Corona Labels

Cracking Open a Cold One: Coronavirus

Saturdays are for the boys, but Sundays are for the new, unidentified strain coronavirus currently debilitating roughly 60,000 people.

Corona Hand Bar Party

Coronaviruses are zoonotic respiratory diseases which spread through coughing and sneezing. Patients present with flu-like symptoms that progress to pneumonia, severe acute respiratory syndrome, kidney failure and possible death. If death does not occur, those who survive live with permanent damage in the appearance of swiss-cheese-lesioned lungs.

Avoid close contact with anyone showing symptoms of respiratory illness, or anyone who has recently traveled to China. The US Department of State advises against traveling to China at this moment—but let’s be real, you probably couldn’t afford it anyway.

In fact, the University of Pittsburgh’s Center for Vaccine Research is obtaining samples from the CDC in an effort to work towards developing a vaccine against the new strain. Pitt is known for its longstanding success in vaccine research, particularly stemming from the Polio vaccine in 1947.

The Lalaholding Beaker

Arthur Levine, senior vice chancellor for health sciences, affirms “as researchers and as an institution we have a duty to do everything we can to learn more about the novel coronavirus and develop a vaccine to help those in need. The University of Pittsburgh School of Medicine is one of the few institutions in the country equipped to work with this virus. True to our legacy, the Center for Vaccine research has some of the finest minds capable of taking on this challenge.”

Pitt Center for Vaccine Research will receive the virus in a sealed container, protected in case the vial breaks. Paul Duprex, the Director of CVR, explains the requirements for shipping the virus. Duprex addresses the importance of the center’s research in the face of the novel coronavirus strain, “at Pitt, we have a long history of studying viral and bacterial diseases—and addressing emerging and re-emerging infections. We no longer have to deal with the poliovirus because a vaccine was developed here. Jonas Salk is part of the fabric of our city. We know that vaccines work. Vaccines matter.”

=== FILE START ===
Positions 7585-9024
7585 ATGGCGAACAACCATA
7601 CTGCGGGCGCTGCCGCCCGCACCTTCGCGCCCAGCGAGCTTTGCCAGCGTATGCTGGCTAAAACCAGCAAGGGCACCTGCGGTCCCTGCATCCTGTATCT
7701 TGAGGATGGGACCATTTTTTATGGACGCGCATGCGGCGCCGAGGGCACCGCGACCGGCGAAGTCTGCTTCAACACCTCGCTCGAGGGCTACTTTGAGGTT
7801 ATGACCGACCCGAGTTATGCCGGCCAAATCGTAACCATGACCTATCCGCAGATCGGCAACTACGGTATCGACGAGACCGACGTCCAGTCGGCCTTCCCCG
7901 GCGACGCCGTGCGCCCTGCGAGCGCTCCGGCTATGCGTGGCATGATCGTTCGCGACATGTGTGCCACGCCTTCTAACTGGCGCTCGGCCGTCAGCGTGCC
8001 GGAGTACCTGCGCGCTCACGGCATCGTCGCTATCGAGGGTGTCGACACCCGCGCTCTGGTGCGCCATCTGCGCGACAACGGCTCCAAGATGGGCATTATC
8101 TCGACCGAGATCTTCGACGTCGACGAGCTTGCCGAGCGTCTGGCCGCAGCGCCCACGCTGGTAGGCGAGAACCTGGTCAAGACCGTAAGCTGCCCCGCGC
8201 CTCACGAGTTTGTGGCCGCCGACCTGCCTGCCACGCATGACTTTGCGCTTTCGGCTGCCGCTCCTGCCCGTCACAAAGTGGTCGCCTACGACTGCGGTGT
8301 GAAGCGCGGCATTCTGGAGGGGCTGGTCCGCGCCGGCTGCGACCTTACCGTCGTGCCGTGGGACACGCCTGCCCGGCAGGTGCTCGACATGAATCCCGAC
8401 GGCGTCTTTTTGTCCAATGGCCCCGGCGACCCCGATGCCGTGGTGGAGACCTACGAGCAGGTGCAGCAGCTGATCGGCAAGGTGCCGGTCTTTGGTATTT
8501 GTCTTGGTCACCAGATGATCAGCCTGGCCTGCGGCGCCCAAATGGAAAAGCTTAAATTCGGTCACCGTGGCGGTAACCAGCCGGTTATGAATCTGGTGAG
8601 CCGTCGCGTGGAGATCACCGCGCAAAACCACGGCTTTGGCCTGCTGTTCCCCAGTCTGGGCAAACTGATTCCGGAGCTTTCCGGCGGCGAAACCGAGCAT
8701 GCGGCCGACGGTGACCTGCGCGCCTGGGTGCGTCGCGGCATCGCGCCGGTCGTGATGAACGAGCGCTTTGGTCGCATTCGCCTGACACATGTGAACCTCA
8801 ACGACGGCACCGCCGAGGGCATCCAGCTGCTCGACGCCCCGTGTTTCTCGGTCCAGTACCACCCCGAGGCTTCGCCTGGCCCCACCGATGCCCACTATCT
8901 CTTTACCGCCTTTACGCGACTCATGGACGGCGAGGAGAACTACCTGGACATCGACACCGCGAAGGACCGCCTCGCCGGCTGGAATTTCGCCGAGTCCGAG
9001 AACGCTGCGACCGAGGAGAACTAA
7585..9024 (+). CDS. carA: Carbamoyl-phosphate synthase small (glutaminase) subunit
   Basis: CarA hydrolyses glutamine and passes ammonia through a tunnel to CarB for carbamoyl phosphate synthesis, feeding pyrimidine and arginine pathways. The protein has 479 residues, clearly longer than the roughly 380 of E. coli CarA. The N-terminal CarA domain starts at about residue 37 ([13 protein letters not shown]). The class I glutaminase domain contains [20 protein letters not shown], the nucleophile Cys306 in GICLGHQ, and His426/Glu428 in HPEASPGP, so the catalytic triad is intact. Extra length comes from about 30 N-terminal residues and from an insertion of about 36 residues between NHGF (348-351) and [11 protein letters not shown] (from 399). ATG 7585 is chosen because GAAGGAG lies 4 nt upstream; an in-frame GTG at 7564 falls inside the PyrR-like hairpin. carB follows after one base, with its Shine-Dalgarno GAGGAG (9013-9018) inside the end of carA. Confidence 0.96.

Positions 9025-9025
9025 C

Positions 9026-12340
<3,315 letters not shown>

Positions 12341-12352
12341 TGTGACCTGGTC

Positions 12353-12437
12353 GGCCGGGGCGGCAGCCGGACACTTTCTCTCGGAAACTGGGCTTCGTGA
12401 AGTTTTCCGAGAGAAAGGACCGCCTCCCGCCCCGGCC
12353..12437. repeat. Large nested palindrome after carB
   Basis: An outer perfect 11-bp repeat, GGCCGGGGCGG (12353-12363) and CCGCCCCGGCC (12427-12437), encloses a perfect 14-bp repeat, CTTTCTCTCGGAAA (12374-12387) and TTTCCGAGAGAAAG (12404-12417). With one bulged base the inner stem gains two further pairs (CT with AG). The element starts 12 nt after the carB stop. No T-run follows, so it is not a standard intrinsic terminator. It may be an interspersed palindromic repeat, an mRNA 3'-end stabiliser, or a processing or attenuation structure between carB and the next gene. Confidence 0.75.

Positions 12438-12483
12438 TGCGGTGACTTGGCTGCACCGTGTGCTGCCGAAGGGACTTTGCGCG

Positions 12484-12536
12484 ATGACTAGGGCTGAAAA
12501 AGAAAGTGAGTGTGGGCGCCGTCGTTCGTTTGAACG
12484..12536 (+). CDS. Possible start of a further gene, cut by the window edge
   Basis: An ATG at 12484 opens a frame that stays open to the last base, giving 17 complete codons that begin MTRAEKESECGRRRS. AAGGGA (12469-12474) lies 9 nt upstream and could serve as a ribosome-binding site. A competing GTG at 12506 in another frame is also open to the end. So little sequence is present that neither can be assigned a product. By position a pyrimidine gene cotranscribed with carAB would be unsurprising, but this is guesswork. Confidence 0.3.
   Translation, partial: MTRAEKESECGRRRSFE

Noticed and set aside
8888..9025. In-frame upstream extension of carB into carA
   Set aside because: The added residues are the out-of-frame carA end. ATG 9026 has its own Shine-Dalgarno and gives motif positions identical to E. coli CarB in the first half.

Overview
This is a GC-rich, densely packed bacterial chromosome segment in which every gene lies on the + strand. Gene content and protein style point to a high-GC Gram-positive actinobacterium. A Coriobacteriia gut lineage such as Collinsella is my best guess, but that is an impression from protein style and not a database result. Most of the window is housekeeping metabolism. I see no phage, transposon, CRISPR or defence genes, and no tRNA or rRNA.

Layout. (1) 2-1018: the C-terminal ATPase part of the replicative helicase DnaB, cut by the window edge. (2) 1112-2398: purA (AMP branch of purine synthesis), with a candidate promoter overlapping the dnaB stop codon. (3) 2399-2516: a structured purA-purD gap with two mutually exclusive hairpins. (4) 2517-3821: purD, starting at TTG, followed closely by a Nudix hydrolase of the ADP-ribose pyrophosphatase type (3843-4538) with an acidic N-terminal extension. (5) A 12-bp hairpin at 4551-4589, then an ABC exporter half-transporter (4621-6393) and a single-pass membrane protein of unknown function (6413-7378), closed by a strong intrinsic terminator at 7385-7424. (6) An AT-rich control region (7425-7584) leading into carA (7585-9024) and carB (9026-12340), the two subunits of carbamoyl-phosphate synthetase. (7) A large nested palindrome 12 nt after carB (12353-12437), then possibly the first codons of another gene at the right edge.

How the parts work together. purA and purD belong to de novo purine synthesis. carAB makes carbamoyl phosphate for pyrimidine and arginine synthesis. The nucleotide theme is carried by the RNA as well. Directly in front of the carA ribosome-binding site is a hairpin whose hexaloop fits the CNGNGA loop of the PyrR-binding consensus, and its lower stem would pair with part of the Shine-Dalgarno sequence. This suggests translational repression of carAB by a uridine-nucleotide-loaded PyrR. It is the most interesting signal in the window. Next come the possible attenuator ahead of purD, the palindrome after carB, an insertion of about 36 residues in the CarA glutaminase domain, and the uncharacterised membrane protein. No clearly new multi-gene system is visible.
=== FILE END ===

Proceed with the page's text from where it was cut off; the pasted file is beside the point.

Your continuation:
Pitt is not the only university researching the virus. The University of Maryland School of Medicine received clearance from the CDC to work with the virus. Before handling, the virus remains in deep freeze at the Centers for Disease Control and Prevention in Atlanta. Now it is time for Pitt to crack open a cold one.

Last week on February 12, a diverse panel of professionals discussed the novel strain. Lawrence Hall was packed with students attending the lecture to learn more about the virus and how it is affecting different areas of life.

The University of Pittsburgh faces an exciting opportunity to uphold its legacy within vaccine research. We have a biosafety level 3 laboratory at the CVR where Pitt scientists with experience in aerobiology, biological imaging, immunopathology and infection disease are constantly working. Time to crack open a cold case of coronavirus, and make Jonas Salk proud.